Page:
It's surprising what a little success can do for the creative artist. Having laboured on the periphery of the operatic scene for most of his life, Leos Janacek's eventual hit with Jenufa spawned a succession of dazzling stage works in his final years, culminating in his last great opera, From the House of the Dead, based on the novel by Dostoevsky. Even then, that magnificent legacy was not fully recognised in England until the pioneering Janacek cycle by director David Pountney and the Welsh National and Scottish Operas.
That was over 20 years ago but still wielding the baton over From the House of the Dead in its present revival is conductor Richard Armstrong, awarded this year's Royal Philharmonic Society's conducting medal. "I never tire of the piece," he comments enthusiastically. "Returning to it obviously brings back memories but I'm never just resurrecting the dead, so to speak. The staging is still very immediate, very dramatic and so my conducting has to be too. It's always a challenge." Why? "Well, partly because the opera's so concentrated - 90 minutes without interval: partly, because of the extraordinary textures Janacek evokes, especially in the original orchestration which we use. There's such a wide range of orchestral colour, from squealing high piccolos to low groaning trombones."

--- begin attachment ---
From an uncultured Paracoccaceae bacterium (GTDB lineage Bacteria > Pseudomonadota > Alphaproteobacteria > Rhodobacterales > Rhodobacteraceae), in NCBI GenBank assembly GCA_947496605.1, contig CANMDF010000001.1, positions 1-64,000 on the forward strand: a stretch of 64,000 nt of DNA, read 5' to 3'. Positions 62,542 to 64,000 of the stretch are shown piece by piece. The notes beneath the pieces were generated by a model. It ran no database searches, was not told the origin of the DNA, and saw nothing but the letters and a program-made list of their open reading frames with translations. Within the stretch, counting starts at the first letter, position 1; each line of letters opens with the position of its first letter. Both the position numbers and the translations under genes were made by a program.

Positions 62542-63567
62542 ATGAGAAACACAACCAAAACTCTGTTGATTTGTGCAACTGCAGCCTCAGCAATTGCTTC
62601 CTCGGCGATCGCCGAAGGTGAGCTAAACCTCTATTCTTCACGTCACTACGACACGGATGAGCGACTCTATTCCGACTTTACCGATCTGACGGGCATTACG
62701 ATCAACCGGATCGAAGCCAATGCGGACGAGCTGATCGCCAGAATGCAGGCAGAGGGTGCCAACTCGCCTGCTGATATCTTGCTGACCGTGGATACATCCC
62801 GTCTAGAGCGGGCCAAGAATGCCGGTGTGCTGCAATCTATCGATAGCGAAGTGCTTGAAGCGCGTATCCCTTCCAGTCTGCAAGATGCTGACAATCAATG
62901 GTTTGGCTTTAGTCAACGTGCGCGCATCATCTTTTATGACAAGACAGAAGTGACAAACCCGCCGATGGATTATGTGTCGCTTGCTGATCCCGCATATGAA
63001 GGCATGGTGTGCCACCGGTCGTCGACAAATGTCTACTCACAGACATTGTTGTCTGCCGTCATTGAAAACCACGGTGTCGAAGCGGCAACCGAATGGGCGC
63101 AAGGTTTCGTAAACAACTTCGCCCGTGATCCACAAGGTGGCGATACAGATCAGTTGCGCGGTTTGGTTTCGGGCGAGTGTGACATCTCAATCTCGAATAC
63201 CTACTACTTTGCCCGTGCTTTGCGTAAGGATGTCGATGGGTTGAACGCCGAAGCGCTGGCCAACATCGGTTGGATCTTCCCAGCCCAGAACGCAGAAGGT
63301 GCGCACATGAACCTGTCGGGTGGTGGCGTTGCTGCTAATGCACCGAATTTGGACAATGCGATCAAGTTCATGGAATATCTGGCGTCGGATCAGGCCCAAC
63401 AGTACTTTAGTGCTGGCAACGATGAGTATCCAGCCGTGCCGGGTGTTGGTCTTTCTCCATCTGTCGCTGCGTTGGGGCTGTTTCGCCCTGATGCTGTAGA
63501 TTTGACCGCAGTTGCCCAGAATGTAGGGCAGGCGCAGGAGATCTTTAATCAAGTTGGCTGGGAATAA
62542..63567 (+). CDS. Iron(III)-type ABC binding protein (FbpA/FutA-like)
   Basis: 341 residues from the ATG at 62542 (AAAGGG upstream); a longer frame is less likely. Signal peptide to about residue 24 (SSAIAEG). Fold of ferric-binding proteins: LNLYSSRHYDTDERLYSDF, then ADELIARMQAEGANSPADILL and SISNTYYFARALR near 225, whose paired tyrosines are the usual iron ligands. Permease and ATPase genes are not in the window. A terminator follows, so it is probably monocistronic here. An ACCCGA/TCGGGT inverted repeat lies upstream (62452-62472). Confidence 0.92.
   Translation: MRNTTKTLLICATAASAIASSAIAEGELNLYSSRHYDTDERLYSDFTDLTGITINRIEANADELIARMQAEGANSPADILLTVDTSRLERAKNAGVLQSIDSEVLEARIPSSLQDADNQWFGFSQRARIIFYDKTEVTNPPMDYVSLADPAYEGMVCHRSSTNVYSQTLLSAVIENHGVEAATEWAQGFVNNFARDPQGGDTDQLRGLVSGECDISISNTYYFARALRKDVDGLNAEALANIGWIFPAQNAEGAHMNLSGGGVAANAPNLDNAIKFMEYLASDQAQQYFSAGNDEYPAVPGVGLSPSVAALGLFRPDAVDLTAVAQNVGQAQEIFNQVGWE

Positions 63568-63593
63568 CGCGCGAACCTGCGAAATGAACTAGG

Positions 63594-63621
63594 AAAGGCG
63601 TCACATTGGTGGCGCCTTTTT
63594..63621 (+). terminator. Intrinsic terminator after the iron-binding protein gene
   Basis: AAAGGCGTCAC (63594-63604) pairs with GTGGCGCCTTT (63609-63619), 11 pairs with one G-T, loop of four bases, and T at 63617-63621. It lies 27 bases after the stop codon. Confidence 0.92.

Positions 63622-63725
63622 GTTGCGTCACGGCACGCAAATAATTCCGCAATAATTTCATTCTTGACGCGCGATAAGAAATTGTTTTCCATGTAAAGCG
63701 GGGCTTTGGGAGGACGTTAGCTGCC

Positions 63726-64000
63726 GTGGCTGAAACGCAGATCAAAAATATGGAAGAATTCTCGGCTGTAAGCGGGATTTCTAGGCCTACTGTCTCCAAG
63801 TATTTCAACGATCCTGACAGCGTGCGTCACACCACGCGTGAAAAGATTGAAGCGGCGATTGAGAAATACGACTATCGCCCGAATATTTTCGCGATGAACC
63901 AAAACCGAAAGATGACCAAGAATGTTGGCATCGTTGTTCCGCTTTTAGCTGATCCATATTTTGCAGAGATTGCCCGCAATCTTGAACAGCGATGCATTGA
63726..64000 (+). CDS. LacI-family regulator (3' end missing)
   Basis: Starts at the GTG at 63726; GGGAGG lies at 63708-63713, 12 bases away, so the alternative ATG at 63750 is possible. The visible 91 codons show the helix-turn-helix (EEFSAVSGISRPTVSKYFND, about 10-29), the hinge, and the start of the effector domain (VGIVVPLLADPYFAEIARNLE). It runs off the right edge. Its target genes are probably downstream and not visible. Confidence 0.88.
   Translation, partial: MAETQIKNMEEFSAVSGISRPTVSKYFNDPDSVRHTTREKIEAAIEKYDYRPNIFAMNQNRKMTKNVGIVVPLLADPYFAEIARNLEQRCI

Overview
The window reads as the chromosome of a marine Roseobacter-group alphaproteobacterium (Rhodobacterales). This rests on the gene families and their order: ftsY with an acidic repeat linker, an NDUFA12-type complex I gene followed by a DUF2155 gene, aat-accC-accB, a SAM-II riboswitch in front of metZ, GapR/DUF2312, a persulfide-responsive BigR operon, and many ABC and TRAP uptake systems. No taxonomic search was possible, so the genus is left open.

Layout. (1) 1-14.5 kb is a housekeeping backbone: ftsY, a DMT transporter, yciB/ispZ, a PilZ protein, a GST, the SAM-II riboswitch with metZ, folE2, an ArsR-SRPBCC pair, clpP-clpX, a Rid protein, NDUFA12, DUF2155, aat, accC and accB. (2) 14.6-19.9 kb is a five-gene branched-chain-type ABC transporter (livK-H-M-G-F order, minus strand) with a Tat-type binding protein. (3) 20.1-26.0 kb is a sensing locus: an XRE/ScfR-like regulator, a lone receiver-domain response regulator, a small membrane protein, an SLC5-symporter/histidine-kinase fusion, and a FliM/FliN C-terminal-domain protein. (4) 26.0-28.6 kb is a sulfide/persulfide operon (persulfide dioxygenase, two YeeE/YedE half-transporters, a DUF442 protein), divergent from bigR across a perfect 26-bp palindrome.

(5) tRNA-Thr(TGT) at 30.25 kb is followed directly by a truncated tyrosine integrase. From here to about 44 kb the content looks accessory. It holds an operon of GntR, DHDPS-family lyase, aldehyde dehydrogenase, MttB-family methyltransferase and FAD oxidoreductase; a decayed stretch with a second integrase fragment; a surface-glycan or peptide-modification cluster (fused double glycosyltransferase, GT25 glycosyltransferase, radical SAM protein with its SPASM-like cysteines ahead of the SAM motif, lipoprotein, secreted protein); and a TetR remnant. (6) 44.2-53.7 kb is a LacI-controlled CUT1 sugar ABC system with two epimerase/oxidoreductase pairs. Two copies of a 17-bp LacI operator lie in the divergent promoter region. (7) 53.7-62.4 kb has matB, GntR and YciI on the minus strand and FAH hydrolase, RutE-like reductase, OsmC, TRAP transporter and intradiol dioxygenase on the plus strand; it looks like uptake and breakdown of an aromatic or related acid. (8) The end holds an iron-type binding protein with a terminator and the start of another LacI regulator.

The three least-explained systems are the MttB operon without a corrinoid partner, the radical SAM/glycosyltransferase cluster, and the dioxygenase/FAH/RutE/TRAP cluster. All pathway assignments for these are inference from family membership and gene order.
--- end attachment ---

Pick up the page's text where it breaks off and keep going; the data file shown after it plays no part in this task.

"Creating the tension and sustaining it right through to the bitter end," continues Armstrong, "that takes some doing, but the WNO orchestra always responds magnificently to the score, as do the singers, many of whom come back to perform the work time and time again." And the audience? "Well, so do they. I think it's really grown on them, as has the music of Janacek in general. Twenty years ago one might have thought twice about mounting a 20th-century opera set in a Siberian prison camp. Now, there's no fear whatsoever of not playing to near capacity houses; and I think that's a credit to both Janacek's music as well as to what Pountney did with the piece. One really comes away from the opera house having not just seen an opera but experienced an event."
EYE ON THE NEW
Mark-Anthony Turnage has written his first stage work since his highly acclaimed Greek of 1988. The Country of the Blind, based on the story by H.G. Wells, receives its world premiere in an ENO Contemporary Opera Studio production as the opening event of this year's 50th Aldeburgh Festival at the Snape Maltings Concert Hall (01728 453543) on 13 Jun at 8pmReuse content